Research Article  Open Access
JaeWook Shin, Jaegeol Cho, "NoiseRobust Heart Rate Estimation Algorithm from Photoplethysmography Signal with Low Computational Complexity", Journal of Healthcare Engineering, vol. 2019, Article ID 6283279, 7 pages, 2019. https://doi.org/10.1155/2019/6283279
NoiseRobust Heart Rate Estimation Algorithm from Photoplethysmography Signal with Low Computational Complexity
Abstract
This paper introduces a noiserobust HR estimation algorithm using wristtype PPG signals that consist of preprocessing block, motion artifact reduction block, and frequency tracking block. The proposed algorithm has not only robustness for motion noise but also low computational complexity. The proposed algorithm was tested on a data set of 12 subjects and recorded during treadmill exercise in order to verify and compare with other existing algorithms.
1. Introduction
Recently, as interest in health increases, there is a growing demand for users to continuously diagnose diseases or to manage disease by measuring biosignals. In order to meet the needs of users, wearable pace measurement devices based on photoplethysmography (PPG) sensors have been commercialized in many companies [1].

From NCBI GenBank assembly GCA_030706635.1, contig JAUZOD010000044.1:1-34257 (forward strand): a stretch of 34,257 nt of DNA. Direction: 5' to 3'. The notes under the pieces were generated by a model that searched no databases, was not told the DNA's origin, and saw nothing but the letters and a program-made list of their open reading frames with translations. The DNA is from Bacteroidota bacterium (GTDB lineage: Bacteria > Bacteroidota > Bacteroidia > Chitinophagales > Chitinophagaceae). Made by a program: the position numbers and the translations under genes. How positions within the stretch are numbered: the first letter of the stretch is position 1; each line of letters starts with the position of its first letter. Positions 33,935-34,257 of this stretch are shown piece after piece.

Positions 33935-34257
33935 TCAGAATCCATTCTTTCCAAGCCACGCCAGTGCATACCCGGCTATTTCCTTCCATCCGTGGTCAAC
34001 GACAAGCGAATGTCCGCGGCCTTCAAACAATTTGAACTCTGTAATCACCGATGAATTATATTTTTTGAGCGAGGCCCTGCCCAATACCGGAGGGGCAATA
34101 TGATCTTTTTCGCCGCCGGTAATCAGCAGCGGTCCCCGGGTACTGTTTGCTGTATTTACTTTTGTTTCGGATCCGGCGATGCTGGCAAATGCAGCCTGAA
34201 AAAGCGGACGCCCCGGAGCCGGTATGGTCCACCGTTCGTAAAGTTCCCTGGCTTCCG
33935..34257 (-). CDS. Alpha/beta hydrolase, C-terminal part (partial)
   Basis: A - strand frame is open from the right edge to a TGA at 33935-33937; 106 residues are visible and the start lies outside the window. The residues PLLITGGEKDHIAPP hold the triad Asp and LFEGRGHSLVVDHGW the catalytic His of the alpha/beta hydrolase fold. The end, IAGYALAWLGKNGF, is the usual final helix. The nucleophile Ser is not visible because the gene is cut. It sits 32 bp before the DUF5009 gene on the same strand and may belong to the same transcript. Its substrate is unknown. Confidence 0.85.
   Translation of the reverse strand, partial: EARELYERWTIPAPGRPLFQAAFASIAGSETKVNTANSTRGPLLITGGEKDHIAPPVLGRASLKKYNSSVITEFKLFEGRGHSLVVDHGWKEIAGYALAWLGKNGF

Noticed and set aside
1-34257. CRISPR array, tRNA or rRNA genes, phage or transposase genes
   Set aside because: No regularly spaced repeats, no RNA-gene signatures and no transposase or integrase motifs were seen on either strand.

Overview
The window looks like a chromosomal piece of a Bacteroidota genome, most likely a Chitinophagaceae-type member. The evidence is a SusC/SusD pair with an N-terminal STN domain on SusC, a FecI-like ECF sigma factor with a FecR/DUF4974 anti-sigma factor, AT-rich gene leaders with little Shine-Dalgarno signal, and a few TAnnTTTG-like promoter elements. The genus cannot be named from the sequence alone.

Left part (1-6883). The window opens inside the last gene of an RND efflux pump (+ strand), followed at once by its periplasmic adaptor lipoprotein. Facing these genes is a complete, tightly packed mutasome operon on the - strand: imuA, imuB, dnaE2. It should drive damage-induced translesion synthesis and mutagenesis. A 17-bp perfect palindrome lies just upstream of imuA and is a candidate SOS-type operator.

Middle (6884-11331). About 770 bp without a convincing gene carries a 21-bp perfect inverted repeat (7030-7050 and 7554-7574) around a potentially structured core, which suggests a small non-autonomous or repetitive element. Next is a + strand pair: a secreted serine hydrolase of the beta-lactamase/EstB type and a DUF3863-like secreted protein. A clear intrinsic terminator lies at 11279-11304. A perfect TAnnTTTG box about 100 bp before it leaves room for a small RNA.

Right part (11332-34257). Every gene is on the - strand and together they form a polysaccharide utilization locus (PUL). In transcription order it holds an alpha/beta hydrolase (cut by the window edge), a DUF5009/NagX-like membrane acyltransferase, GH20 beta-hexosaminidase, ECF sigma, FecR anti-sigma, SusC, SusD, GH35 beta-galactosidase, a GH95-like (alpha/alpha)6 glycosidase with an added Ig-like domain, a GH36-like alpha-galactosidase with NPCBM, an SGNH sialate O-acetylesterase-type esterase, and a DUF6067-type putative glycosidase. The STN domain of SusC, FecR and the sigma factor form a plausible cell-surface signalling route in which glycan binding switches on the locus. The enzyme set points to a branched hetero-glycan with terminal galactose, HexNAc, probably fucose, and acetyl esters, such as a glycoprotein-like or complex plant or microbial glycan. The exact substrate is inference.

The PPG is a sensor that measures changes in blood vessel contraction and expansion using LEDs and photodiodes. It can be used to measure the heart rate and oxygen saturation in a noninvasive manner and is widely used in wearable devices. However, in case of PPG sensor signals in wearable devices, the heart noise estimation error may be caused by motion artifact (MA) due to body movements. Various algorithms have been developed to overcome this problem. Conventional algorithms mainly use PPG sensor signals of different wavelengths to remove motion noise from the PPG sensor signals or effectively remove motion noise using acceleration sensor signals and measure heartbeat [2–8].
However, the existing algorithms use various signals and use complex algorithms. Therefore, the existing algorithms are difficult to use in wearable devices with constraints of price, power, and system size. To overcome these drawbacks, this paper proposes a PPG sensor with low complexity and an algorithm based on a 3axis acceleration sensor to estimate the heart rate. To evaluate the performance of the proposed algorithm, we compared the performance of the proposed algorithm with that of the existing algorithms.
2. Methods
In this paper, the algorithm consists of three stages in order to estimate the heart rate during exercise in the wearable device based on the PPG sensor. The first stage is preprocessing the input PPG sensor data and 3axis acceleration data. The second stage is to remove the MA noise from the PPG sensor signal. The last stage is the frequency tracking to estimate the heart rate in the motionfree signal. The flowchart of the proposed algorithm is shown in Figure 1.
2.1. Data Set
In this paper, we tested the proposed heart rate estimation algorithm using 12 data sets in the IEEE Signal Processing Cup 2015 database [2]. We compared the heart rate with the output of the ECG signals based on the data set.
2.2. Normalized Least Mean Squares Algorithm